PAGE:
1. Thank you Stephanie and Libby for writing and posting this lovely profile of Shirley Horn…a fellow DC native. Shirley was a family friend who met my aunt Elaine when they were girls taking lessons from the same piano teacher (her name was Frances Hughes). My aunt was also a very good pianist who sparked my interest in music but she never played professionally. She loved children and taught me, my siblings, cousins and many of the neighborhood kids the basics. Because Shirley lived in our northeast DC neighborhood, she and my aunt remained close and when I was old enough, I would go to some of the night clubs she played in. Aunt Elaine followed Shirley’s career closely and attended some of her album release parties. One of my favorite memories of Shirley Horn is when she performed at LC back in 2004. Of course, aunt Elaine was there along with my wife and another friend. After the concert, we all went to the Bohemian Caverns, a well known club for some late night dining and more live music. It was great to see these two friends, swapping stories and laughter and reminiscing about old times. It was an evening I’ll never forget! Now, whenever I put on a Shirley Horn album, I’m reminded of those good old days growing up in DC, surrounded by good music and good times with family and friends. Aunt Elaine would be thrilled that her friend’s collection is available for research at the Library of Congress!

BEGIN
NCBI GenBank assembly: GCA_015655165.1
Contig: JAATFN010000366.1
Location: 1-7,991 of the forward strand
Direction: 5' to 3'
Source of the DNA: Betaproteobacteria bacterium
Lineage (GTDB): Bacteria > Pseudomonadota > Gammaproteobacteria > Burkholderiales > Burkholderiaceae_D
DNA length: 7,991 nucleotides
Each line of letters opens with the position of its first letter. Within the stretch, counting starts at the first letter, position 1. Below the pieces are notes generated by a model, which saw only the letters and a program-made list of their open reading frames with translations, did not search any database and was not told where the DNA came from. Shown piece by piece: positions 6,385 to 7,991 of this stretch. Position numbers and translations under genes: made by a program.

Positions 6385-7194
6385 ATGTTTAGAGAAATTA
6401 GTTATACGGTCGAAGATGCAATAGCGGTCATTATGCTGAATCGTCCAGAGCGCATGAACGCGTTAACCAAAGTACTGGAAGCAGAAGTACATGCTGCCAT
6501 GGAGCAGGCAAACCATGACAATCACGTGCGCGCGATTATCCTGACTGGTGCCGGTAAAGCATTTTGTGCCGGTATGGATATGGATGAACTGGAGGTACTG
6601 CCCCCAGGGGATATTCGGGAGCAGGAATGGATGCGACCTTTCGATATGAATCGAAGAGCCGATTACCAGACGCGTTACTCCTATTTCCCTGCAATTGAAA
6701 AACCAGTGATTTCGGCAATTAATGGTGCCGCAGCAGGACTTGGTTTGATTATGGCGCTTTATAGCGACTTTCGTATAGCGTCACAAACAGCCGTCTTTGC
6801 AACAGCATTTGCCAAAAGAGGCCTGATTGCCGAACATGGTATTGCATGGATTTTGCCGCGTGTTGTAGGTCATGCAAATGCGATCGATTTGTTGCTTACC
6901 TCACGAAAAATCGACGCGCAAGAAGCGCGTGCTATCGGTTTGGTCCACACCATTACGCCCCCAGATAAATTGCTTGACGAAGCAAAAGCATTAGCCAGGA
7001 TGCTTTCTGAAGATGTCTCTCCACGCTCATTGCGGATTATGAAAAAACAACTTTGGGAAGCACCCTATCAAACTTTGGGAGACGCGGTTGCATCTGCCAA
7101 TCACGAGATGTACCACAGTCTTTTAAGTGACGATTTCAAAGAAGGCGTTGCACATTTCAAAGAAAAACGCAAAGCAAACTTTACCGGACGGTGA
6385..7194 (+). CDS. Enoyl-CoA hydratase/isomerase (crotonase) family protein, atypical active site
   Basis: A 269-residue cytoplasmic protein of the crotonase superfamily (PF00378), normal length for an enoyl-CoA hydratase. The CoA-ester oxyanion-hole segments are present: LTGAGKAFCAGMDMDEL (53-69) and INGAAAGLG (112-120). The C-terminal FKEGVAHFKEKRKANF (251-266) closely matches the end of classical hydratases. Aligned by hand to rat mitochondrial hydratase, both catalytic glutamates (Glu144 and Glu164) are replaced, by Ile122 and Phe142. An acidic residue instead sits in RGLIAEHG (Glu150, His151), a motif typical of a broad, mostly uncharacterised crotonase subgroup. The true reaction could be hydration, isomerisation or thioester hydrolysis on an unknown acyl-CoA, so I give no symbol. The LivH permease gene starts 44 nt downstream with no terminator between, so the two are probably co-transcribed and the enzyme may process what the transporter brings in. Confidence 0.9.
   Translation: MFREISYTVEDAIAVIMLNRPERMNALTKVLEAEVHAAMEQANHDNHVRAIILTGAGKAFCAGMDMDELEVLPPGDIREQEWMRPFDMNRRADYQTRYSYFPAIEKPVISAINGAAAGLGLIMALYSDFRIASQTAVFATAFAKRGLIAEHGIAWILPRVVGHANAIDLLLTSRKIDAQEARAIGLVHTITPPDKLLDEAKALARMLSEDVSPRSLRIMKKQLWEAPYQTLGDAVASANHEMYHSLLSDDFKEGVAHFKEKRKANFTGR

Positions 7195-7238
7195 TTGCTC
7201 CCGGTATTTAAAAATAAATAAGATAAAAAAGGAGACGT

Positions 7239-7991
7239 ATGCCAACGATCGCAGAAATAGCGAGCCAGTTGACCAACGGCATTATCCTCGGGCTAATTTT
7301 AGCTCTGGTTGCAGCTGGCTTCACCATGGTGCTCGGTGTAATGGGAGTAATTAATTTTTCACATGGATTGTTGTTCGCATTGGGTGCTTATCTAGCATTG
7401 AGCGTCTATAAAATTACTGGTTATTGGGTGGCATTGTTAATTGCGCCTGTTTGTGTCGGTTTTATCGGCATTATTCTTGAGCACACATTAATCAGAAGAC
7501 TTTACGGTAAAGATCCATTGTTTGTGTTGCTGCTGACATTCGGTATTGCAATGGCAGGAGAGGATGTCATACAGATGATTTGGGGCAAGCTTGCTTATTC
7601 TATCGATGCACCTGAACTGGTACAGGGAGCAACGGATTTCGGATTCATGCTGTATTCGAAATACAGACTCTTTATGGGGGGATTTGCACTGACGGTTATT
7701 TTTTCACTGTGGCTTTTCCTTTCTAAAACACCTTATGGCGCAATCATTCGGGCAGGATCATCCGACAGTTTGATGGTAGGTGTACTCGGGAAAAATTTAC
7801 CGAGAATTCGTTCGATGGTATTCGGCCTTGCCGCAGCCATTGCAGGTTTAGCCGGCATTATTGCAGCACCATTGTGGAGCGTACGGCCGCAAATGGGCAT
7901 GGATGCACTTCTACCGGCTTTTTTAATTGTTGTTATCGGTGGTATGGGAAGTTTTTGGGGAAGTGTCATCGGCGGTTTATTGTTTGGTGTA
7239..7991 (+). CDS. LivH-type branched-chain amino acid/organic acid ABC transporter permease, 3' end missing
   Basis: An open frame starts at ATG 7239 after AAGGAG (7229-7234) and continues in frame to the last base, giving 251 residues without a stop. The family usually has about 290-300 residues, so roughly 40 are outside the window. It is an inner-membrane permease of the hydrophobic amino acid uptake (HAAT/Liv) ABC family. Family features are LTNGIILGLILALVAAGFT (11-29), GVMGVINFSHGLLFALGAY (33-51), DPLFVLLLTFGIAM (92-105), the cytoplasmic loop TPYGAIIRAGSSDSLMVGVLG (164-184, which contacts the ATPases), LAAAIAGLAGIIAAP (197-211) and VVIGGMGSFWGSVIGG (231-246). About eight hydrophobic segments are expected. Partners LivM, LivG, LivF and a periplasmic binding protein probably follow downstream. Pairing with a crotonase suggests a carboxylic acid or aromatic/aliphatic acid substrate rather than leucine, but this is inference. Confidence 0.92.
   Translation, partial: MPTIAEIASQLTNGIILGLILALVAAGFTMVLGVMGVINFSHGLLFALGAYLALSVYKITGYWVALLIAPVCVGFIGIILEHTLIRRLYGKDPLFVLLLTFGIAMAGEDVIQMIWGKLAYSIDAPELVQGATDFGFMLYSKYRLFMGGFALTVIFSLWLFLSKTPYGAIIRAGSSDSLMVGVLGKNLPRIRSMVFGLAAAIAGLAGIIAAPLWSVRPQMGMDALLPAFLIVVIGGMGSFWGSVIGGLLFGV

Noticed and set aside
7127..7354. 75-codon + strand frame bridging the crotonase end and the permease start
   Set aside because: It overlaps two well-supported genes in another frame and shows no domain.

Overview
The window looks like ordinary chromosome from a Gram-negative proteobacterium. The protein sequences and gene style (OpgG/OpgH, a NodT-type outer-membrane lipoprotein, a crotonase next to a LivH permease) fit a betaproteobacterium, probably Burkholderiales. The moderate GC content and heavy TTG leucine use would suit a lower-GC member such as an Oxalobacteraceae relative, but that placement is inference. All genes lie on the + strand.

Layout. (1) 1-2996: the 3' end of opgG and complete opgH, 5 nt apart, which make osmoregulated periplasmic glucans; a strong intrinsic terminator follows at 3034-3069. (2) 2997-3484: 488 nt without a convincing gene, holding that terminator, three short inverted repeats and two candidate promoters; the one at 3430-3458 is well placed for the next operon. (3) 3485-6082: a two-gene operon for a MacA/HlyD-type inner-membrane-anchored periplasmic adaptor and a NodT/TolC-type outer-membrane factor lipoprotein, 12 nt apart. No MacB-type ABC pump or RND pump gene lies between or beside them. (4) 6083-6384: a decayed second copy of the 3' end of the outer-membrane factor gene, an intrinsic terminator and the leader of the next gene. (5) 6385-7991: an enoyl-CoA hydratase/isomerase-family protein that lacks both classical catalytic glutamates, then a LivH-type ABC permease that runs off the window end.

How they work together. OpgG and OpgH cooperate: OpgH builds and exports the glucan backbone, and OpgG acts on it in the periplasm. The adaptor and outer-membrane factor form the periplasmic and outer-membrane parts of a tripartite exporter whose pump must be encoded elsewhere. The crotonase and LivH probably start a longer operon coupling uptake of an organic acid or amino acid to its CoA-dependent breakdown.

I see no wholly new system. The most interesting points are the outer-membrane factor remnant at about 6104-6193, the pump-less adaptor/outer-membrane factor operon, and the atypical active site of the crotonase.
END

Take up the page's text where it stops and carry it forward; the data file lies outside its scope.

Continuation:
2. Definitely an excellent read about the impeccable Ms. Shirley Horn and the jazz scene in DC in that era! Thanks

Add a Comment

This blog is governed by the general rules of respectful civil discourse. You are fully responsible for everything that you post. The content of all comments is released into the public domain unless clearly stated otherwise. The Library of Congress does not control the content posted. Nevertheless, the Library of Congress may monitor any user-generated content as it chooses and reserves the right to remove content for any reason whatever, without consent. Gratuitous links to sites are viewed as spam and may result in removed comments. We further reserve the right, in our sole discretion, to remove a user's privilege to post content on the Library site. Read our Comment and Posting Policy.

Required fields are indicated with an * asterisk.